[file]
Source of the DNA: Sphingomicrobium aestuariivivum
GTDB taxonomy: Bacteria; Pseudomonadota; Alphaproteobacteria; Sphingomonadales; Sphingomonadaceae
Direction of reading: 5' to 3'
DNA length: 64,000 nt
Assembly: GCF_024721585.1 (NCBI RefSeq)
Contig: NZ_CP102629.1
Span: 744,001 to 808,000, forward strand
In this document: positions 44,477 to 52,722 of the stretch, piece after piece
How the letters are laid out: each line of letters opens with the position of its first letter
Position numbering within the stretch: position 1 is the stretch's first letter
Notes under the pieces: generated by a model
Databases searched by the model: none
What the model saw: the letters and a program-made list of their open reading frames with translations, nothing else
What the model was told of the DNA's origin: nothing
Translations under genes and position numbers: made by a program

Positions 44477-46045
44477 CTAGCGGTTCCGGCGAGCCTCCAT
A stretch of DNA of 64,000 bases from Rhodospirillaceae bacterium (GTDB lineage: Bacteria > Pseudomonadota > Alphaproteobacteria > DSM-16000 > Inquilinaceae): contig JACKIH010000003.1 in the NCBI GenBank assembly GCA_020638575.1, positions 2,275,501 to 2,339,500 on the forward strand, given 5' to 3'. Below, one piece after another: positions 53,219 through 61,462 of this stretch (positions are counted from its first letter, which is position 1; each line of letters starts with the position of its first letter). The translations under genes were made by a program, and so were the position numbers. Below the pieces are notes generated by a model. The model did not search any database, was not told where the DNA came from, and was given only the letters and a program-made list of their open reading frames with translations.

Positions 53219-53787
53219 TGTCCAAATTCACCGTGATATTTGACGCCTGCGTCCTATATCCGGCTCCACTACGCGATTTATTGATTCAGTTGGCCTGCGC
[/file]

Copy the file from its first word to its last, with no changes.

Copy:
Source of the DNA: Sphingomicrobium aestuariivivum
GTDB taxonomy: Bacteria; Pseudomonadota; Alphaproteobacteria; Sphingomonadales; Sphingomonadaceae
Direction of reading: 5' to 3'
DNA length: 64,000 nt
Assembly: GCF_024721585.1 (NCBI RefSeq)
Contig: NZ_CP102629.1
Span: 744,001 to 808,000, forward strand
In this document: positions 44,477 to 52,722 of the stretch, piece after piece
How the letters are laid out: each line of letters opens with the position of its first letter
Position numbering within the stretch: position 1 is the stretch's first letter
Notes under the pieces: generated by a model
Databases searched by the model: none
What the model saw: the letters and a program-made list of their open reading frames with translations, nothing else
What the model was told of the DNA's origin: nothing
Translations under genes and position numbers: made by a program

Positions 44477-46045
44477 CTAGCGGTTCCGGCGAGCCTCCAT
A stretch of DNA of 64,000 bases from Rhodospirillaceae bacterium (GTDB lineage: Bacteria > Pseudomonadota > Alphaproteobacteria > DSM-16000 > Inquilinaceae): contig JACKIH010000003.1 in the NCBI GenBank assembly GCA_020638575.1, positions 2,275,501 to 2,339,500 on the forward strand, given 5' to 3'. Below, one piece after another: positions 53,219 through 61,462 of this stretch (positions are counted from its first letter, which is position 1; each line of letters starts with the position of its first letter). The translations under genes were made by a program, and so were the position numbers. Below the pieces are notes generated by a model. The model did not search any database, was not told where the DNA came from, and was given only the letters and a program-made list of their open reading frames with translations.

Positions 53219-53787
53219 TGTCCAAATTCACCGTGATATTTGACGCCTGCGTCCTATATCCGGCTCCACTACGCGATTTATTGATTCAGTTGGCCTGCGC